In Kaduna, for a secure north: Governors Abdullahi Ganduje (Kano), Atiku Bagudu ( Kebbi), Nasir El-Rufai (Kaduna), Kassim Shettima (Borno) and Aminu Bello Masari (Katsina) at a joint meeting of the Northern State Governors’ Forum and the Chairmen of the Council of Chiefs of the northern states on Monday, 23rd January 2017, reports Premium Times
The Sultan of Sokoto and Chairmen of councils of traditional rulers across the 19 States of northern Nigeria, Sa’ad Abubakar, has met with governors in the region over the continuing violence in Southern Kaduna.
Hundreds have been killed in the area since last year in clashes between Fulani herdsmen and locals of the area.
The National Emergency Management Agency, NEMA, said 204 people have been killed. But the figure has been disputed, with the Catholic Church putting the death toll at 808 early January.
The federal government and the Kaduna governments have been accused of not doing enough to end the killings.
The meeting of governors and traditional leaders is expected to help in finding a solution.
Abubakar expressed concern over the use of places of religious worship to preach hatred.
Speaking at the opening ceremony on Monday at Sir Kashim Ibrahim House , Kaduna, the Sultan said preaching hatred and violence divide citizens, rather than strengthen unity as a people.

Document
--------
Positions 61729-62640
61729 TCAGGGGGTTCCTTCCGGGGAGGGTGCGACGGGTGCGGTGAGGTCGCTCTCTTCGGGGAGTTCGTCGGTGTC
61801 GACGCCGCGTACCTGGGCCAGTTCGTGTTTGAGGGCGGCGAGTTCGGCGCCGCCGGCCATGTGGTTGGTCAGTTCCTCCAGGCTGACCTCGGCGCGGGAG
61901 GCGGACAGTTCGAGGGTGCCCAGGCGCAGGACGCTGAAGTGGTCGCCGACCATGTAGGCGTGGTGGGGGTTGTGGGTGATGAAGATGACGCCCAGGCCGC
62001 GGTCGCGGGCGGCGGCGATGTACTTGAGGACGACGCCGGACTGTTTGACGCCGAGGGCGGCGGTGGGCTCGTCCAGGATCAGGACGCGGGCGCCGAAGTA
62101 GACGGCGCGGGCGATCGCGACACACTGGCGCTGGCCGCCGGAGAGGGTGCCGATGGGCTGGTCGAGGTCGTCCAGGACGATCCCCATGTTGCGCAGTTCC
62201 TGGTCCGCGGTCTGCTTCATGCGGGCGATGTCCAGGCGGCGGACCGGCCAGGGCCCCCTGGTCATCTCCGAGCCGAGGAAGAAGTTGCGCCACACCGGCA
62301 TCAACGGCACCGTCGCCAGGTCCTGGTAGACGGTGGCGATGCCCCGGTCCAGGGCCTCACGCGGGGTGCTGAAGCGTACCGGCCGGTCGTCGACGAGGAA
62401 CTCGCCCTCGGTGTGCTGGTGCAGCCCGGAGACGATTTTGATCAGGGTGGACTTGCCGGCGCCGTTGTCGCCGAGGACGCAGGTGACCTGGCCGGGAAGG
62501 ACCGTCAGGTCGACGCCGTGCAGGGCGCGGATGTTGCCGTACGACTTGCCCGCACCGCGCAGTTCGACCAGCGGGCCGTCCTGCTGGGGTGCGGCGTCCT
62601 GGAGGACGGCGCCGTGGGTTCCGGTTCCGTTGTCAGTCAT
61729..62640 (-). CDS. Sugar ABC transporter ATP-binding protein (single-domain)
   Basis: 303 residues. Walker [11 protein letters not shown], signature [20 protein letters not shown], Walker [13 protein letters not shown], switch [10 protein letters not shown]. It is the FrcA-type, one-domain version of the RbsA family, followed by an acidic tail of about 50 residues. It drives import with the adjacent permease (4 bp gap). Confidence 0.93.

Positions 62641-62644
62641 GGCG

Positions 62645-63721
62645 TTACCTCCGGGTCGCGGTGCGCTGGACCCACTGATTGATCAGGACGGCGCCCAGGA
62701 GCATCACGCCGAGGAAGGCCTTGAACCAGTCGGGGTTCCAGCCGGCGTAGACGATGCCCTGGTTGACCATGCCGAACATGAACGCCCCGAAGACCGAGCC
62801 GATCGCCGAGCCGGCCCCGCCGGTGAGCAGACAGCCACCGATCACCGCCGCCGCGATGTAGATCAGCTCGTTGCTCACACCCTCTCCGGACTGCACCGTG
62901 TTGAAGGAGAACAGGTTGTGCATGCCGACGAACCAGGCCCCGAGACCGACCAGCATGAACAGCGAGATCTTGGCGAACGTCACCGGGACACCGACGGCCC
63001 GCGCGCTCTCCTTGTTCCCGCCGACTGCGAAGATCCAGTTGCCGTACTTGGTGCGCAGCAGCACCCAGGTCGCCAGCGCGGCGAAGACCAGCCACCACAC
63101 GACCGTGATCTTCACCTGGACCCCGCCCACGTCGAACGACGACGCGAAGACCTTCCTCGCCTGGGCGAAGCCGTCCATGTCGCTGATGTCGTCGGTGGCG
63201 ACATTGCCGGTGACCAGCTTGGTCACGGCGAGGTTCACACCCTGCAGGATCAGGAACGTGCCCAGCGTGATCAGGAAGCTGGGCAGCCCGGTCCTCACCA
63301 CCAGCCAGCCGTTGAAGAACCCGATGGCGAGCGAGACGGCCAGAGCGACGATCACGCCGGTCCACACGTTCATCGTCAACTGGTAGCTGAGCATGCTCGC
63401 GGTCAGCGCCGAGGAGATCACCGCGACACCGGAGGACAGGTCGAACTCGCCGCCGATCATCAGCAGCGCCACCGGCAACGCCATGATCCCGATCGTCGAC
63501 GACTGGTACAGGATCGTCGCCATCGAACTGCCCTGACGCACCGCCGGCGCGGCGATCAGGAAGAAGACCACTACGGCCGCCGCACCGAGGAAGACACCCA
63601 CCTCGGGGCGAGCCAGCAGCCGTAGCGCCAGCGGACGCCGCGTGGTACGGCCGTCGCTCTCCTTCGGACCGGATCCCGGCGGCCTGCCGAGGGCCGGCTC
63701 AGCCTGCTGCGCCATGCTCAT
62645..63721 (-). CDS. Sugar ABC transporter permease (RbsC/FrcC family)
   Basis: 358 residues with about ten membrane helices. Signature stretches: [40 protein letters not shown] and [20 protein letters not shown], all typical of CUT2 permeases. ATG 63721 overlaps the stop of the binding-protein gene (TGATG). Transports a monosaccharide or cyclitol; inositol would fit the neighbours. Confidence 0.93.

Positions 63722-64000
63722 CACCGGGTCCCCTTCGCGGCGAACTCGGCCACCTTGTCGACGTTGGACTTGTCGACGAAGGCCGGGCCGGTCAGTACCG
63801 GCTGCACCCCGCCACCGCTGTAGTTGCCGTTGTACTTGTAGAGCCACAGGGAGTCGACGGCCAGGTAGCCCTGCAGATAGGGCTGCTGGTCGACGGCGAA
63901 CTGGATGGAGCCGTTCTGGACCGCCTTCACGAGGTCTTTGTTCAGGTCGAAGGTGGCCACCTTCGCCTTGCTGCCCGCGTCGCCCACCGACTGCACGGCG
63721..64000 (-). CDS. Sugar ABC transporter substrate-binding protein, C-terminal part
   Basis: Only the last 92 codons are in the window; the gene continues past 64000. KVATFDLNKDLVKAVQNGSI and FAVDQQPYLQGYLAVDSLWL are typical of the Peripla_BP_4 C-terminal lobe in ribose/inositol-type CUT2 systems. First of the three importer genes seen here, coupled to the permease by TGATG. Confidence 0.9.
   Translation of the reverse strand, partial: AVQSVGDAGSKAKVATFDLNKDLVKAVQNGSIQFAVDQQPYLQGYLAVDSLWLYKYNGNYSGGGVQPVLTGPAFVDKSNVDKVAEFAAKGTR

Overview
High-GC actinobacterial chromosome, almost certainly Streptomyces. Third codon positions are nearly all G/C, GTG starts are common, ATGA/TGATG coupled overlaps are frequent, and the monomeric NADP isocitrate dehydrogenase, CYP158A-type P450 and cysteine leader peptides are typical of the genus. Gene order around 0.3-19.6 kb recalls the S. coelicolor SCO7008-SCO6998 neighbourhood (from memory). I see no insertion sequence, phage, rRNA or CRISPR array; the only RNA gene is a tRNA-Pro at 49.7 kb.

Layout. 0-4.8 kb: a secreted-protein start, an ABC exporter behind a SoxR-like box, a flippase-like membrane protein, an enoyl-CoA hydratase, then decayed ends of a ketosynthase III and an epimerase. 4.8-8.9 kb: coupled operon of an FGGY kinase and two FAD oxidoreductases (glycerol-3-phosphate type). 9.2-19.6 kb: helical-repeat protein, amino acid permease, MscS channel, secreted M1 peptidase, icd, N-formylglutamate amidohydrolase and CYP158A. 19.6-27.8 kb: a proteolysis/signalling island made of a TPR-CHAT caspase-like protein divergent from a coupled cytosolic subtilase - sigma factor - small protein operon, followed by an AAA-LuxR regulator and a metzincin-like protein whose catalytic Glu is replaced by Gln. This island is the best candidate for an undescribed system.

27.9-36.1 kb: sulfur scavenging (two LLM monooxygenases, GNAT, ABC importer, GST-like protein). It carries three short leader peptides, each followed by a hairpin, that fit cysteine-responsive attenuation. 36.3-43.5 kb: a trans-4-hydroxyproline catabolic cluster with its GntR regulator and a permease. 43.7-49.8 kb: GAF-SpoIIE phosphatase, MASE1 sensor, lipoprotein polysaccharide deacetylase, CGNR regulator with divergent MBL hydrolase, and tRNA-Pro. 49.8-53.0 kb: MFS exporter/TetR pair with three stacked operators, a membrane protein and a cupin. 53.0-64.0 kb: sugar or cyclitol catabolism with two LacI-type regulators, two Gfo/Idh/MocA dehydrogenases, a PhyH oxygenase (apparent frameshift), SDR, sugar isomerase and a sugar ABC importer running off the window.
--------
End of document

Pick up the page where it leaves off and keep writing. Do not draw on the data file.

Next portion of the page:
He said one of the numerous reasons why violence has continued to thrive in the region is impunity that has seen culprits go without punishment.
He said in view of the threats and the dimension the crises were taken, the traditional rulers from the region would back any action that is being and would be taken by the Northern States Governors forum.
“Let us collectively as one people say enough is enough,” the Sultan added.
In his speech, chairman of the Northern State Governors Forum ,NSGF, and Governor of Borno State Kashim Shettima said managing multiculturalism is a major challenge and indeed a litmus test for leadership, good governance and progress not just in Northern Nigeria but in the entire global society.
“Our backwardness in education, pervasive poverty and persistent insecurity are amongst the basis of this extraordinary meeting,” he said.